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Should You Buy Mineral Resources Limited (ASX:MIN) For Its 3.5% Dividend?

Simply Wall St

Today we'll take a closer look at Mineral Resources Limited (ASX:MIN) from a dividend investor's perspective. Owning a strong business and reinvesting the dividends is widely seen as an attractive way of growing your wealth. Unfortunately, it's common for investors to be enticed in by the seemingly attractive yield, and lose money when the company has to cut its dividend payments.

With Mineral Resources yielding 3.5% and having paid a dividend for over 10 years, many investors likely find the company quite interesting. We'd guess that plenty of investors have purchased it for the income. Some simple analysis can offer a lot of insights when buying a company for its dividend, and we'll go through this below.

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ASX:MIN Historical Dividend Yield, May 15th 2019

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Payout ratios

Dividends are typically paid from company earnings. If a company pays more in dividends than it earned, then the dividend might become unsustainable - hardly an ideal situation. Comparing dividend payments to a company's net profit after tax is a simple way of reality-checking whether a dividend is sustainable. In the last year, Mineral Resources paid out 81% of its profit as dividends. It's paying out most of its earnings, which limits the amount that can be reinvested in the business. This may indicate limited need for further capital within the business, or highlight a commitment to paying a dividend.

Another important check we do is to see if the free cash flow generated is sufficient to pay the dividend. Last year, Mineral Resources paid a dividend while reporting negative free cash flow. While there may be an explanation, we think this behaviour is generally not sustainable.


We update our data on Mineral Resources every 24 hours, so you can always get our latest analysis of its financial health, here.

Dividend Volatility

Before buying a stock for its income, we want to see if the dividends have been stable in the past, and if the company has a track record of maintaining its dividend. Mineral Resources has been paying dividends for a long time, but for the purpose of this analysis, we only examine the past 10 years of payments. This dividend has been unstable, which we define as having fallen by at least 20% one or more times over this time. During the past ten-year period, the first annual payment was AU$0.19 in 2009, compared to AU$0.53 last year. This works out to be a compound annual growth rate (CAGR) of approximately 11% a year over that time. The growth in dividends has not been linear, but the CAGR is a decent approximation of the rate of change over this time frame.

Mineral Resources has grown distributions at a rapid rate despite cutting the dividend at least once in the past. Companies that cut once often cut again, but it might be worth considering if the business has turned a corner.

Dividend Growth Potential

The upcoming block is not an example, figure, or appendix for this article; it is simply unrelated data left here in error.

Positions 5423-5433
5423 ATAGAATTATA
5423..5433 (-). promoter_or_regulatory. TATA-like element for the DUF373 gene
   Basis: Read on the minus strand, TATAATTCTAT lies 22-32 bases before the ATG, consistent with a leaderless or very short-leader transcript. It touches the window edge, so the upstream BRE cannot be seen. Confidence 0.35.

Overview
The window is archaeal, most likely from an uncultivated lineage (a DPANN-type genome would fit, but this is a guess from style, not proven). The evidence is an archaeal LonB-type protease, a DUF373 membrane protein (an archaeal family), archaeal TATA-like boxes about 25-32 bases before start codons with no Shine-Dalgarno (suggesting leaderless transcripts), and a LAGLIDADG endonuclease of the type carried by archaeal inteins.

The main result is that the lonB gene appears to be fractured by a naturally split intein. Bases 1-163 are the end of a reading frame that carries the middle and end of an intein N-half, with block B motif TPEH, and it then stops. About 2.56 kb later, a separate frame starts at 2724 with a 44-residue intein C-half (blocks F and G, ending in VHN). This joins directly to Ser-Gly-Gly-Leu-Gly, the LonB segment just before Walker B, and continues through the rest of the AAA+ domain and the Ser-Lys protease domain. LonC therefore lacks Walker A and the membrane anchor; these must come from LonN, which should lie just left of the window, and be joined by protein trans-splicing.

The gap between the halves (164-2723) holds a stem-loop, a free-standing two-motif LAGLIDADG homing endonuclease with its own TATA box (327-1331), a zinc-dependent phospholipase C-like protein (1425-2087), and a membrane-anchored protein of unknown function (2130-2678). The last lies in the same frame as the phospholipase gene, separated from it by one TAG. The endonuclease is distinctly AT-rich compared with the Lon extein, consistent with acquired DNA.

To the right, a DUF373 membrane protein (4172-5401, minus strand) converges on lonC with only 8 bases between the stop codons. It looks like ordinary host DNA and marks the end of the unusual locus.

Given that the dividend has been cut in the past, we need to check if earnings are growing and if that might lead to stronger dividends in the future. It's not great to see that Mineral Resources's have fallen at approximately 7.7% over the past five years. Declining earnings per share over a number of years is not a great sign for the dividend investor. Without some improvement, this does not bode well for the long term value of a company's dividend.

Conclusion

When we look at a dividend stock, we need to form a judgement on whether the dividend will grow, if the company is able to maintain it in a wide range of economic circumstances, and if the dividend payout is sustainable. First, we think Mineral Resources has an acceptable payout ratio, although its dividend was not well covered by cashflow. Earnings per share have been falling, and the company has cut its dividend at least once in the past. From a dividend perspective, this is a cause for concern. There are a few too many issues for us to get comfortable with Mineral Resources from a dividend perspective. Businesses can change, but we would struggle to identify why an investor should rely on this stock for their income.

Without at least some growth in earnings per share over time, the dividend will eventually come under pressure either from costs or inflation. Businesses can change though, and we think it would make sense to see what analysts are forecasting for the company.

If you are a dividend investor, you might also want to look at our curated list of dividend stocks yielding above 3%.

We aim to bring you long-term focused research analysis driven by fundamental data. Note that our analysis may not factor in the latest price-sensitive company announcements or qualitative material.

If you spot an error that warrants correction, please contact the editor at editorial-team@simplywallst.com. This article by Simply Wall St is general in nature. It does not constitute a recommendation to buy or sell any stock, and does not take account of your objectives, or your financial situation. Simply Wall St has no position in the stocks mentioned. Thank you for reading.